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How to Pronounce Do: Learn how to pronounce Do in English correctly

Learn how to say Do correctly in English with this tutorial pronunciation video.

Oxford dictionary definition of the word do:

verb (does /dʌz/; doing; past did /dɪd/; past participle done /dʌn/)
1 [with object] perform (an action, the precise nature of which is often unspecified):
something must be done about the city’s traffic
she knew what she was doing
what can I do for you?
Brian was looking at the girl, and had been doing so for most of the hearing
perform (a particular task):
Dad always did the washing up on Sundays
work on (something) to bring it to completion or to a required state:
it takes them longer to do their hair than me
she’s the secretary and does the publicity
[no object] British informal do the cleaning for a person or household:
Florrie usually did for the Shermans in the mornings
make or have available and provide:
many hotels don’t do single rooms at all
[with two objects]:
he decided to do her a pastel sketch of himself
solve; work out:
Joe was doing sums aloud
cook (food) to completion or to a specified degree:
if a knife inserted into the centre comes out clean, then your pie is done
(often in questions) work at for a living:
what does she do?
learn or study; take as one’s subject:
I’m doing English, German, and History
produce or give a performance of (a particular play, opera, etc.):
the Royal Shakespeare Company are doing Macbeth next month
informal imitate (a particular person) in order to entertain people:
he not only does Schwarzenegger and Groucho, he becomes them
informal take (a narcotic drug):
he doesn’t smoke, drink, or do drugs
attend to (someone):
the barber said he’d do me next
vulgar slang have sexual intercourse with.
(do it) informal have sexual intercourse:
I only ever did it in the missionary position
(do it) informal urinate or defecate.
2 [with object] achieve or complete, in particular:
travel (a specified distance):
one car I looked at had done 112,000 miles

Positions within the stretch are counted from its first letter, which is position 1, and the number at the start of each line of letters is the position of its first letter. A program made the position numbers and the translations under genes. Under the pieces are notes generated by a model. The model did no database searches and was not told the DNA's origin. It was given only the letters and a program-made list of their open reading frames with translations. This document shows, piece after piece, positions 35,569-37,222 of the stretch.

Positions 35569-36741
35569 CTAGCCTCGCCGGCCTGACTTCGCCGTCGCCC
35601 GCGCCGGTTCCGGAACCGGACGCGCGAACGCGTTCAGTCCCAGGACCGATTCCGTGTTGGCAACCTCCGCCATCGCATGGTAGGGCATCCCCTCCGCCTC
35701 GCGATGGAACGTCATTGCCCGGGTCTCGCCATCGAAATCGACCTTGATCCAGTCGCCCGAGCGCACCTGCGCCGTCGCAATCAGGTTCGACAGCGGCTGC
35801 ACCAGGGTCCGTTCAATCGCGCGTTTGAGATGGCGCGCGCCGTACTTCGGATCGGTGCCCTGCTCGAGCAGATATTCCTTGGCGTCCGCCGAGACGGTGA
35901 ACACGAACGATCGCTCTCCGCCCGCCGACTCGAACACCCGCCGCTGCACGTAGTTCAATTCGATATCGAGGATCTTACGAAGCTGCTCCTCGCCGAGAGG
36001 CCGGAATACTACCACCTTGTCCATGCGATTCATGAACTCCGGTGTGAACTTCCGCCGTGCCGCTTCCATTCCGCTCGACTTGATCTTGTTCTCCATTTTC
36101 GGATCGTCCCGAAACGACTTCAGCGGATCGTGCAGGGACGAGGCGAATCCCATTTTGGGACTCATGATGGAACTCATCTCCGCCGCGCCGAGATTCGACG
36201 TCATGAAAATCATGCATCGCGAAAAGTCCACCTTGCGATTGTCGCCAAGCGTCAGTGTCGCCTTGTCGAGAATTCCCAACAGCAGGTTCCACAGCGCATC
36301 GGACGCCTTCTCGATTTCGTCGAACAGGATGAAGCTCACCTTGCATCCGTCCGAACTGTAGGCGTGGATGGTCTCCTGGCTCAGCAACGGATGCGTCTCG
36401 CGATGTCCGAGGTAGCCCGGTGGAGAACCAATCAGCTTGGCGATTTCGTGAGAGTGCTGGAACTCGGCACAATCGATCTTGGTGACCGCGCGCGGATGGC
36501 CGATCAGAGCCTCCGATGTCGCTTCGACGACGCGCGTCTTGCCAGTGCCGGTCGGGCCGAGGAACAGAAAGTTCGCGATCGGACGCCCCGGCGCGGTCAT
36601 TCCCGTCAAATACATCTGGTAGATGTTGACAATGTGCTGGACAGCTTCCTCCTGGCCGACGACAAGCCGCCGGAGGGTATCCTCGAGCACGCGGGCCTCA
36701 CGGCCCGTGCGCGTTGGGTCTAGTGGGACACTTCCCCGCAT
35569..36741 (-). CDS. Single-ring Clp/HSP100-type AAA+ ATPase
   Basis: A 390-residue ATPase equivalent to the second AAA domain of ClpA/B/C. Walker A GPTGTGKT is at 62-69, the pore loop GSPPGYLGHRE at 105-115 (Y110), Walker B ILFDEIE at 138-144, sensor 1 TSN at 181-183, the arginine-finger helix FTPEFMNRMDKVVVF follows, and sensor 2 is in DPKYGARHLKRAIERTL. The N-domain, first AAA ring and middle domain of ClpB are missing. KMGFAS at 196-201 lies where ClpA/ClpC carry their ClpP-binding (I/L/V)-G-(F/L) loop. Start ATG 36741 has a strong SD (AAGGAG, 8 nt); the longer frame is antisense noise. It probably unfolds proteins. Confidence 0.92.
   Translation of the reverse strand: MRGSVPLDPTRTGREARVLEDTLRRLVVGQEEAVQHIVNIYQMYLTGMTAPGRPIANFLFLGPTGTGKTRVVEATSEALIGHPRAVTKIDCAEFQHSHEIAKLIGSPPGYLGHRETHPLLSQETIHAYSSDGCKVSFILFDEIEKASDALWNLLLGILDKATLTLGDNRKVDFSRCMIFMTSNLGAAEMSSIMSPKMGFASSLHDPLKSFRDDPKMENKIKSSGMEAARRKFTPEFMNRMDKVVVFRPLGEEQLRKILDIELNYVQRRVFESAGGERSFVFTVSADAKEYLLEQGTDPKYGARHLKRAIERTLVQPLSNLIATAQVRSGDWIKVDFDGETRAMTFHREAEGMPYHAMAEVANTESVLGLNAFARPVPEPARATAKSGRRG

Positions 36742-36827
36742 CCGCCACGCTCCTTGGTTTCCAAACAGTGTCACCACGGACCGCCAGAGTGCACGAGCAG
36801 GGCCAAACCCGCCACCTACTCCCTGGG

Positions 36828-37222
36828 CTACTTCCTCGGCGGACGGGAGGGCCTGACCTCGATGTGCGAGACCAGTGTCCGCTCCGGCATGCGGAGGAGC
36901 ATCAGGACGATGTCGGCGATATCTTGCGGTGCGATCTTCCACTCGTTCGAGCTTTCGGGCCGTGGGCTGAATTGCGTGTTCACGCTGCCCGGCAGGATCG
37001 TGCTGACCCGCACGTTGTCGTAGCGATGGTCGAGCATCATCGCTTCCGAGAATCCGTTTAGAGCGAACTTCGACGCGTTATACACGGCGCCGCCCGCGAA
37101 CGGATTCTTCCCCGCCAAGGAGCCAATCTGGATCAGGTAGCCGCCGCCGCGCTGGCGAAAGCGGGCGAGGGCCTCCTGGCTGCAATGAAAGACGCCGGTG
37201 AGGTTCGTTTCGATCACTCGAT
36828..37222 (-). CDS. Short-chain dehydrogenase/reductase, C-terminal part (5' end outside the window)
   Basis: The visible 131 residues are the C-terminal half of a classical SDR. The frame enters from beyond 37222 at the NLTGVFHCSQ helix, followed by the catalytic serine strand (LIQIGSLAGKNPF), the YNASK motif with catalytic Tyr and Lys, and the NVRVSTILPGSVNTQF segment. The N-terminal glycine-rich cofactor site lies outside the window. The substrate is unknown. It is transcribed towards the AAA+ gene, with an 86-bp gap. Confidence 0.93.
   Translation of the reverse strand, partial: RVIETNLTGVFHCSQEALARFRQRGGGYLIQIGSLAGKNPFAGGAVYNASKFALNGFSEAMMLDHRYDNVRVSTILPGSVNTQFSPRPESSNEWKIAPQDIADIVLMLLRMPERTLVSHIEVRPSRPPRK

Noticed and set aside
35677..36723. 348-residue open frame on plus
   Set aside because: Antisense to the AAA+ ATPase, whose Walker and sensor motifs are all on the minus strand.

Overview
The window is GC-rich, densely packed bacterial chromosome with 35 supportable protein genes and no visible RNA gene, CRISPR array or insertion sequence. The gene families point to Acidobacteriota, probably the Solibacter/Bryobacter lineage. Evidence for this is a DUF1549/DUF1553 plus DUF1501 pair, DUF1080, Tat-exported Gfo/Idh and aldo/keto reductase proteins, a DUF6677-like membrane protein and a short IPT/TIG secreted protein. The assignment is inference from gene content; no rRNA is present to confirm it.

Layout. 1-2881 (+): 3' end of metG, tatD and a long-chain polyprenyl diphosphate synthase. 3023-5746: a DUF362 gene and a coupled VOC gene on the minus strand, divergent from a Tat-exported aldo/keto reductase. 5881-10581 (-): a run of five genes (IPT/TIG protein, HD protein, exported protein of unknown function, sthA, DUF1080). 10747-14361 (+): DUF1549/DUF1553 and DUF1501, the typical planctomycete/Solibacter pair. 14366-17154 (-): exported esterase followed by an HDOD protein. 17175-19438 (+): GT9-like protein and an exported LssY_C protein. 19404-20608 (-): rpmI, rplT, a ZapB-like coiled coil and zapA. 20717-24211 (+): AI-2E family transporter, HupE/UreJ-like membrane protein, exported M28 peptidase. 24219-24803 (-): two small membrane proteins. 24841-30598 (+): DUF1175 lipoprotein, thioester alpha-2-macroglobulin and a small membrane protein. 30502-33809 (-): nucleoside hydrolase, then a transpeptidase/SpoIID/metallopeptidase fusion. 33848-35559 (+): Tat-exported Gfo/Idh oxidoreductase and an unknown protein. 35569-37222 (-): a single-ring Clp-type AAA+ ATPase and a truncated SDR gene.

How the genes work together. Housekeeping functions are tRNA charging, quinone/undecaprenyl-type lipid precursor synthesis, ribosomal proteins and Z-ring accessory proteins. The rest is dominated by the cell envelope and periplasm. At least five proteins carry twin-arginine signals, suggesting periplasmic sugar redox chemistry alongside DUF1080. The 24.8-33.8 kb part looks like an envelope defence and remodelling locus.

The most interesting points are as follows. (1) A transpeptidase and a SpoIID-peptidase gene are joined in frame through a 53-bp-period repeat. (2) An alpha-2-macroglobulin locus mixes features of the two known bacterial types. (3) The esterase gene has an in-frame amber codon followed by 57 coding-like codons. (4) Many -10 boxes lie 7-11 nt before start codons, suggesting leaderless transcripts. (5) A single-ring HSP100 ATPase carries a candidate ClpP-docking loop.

travel at (a specified speed):
I was speeding, doing seventy-five
make (a particular journey):
last time I did Oxford-York return by train it was £50
informal visit as a tourist, especially in a superficial or hurried way:
the Americans are allotted only a day to do the Yorkshire Moors
spend (a specified period of time) in prison or in a particular occupation:
he did five years for manslaughter
Peter has done thirteen years in the RAF
[no object] informal finish:
you must sit there and wait till I’ve done
[with present participle]:
we’ve done arguing
(be done) be over:
the special formula continues to beautify your tan when the day is done
(be/have done with) British give up concern for; have finished with:
I should sell the place and be done with it
Steve was not done with her
3 [no object, with adverbial] act or behave in a specified way:
they are free to do as they please
you did well to bring her back
make progress or perform in a specified way; get on or fare:
when a team is doing badly, it’s not easy for a new player to settle in
Mrs Walters, how’re you doing?
[with object and complement] have a specified effect on:
the walk will do me good
[with object] result in:
the years of stagnation did a lot of harm to the younger generation
4 [no object] be suitable or acceptable:
if he’s anything like you, he’ll do
[with object]:
a couple of quid’ll do me
suffice or be usable:
a strip of white cotton about 20 yards long did for a fence
5 [with object] informal beat up or kill:
one day I’ll do him
(be done) be ruined:
once you falter, you’re done
rob (a place):
this would be an easy place to do and there was plenty of money lying around
British informal swindle:
a thousand pounds for one set of photos—Jacqui had been done
6 [with object] (usually be/get done for) British informal prosecute or convict:
we got done for conspiracy to cause GBH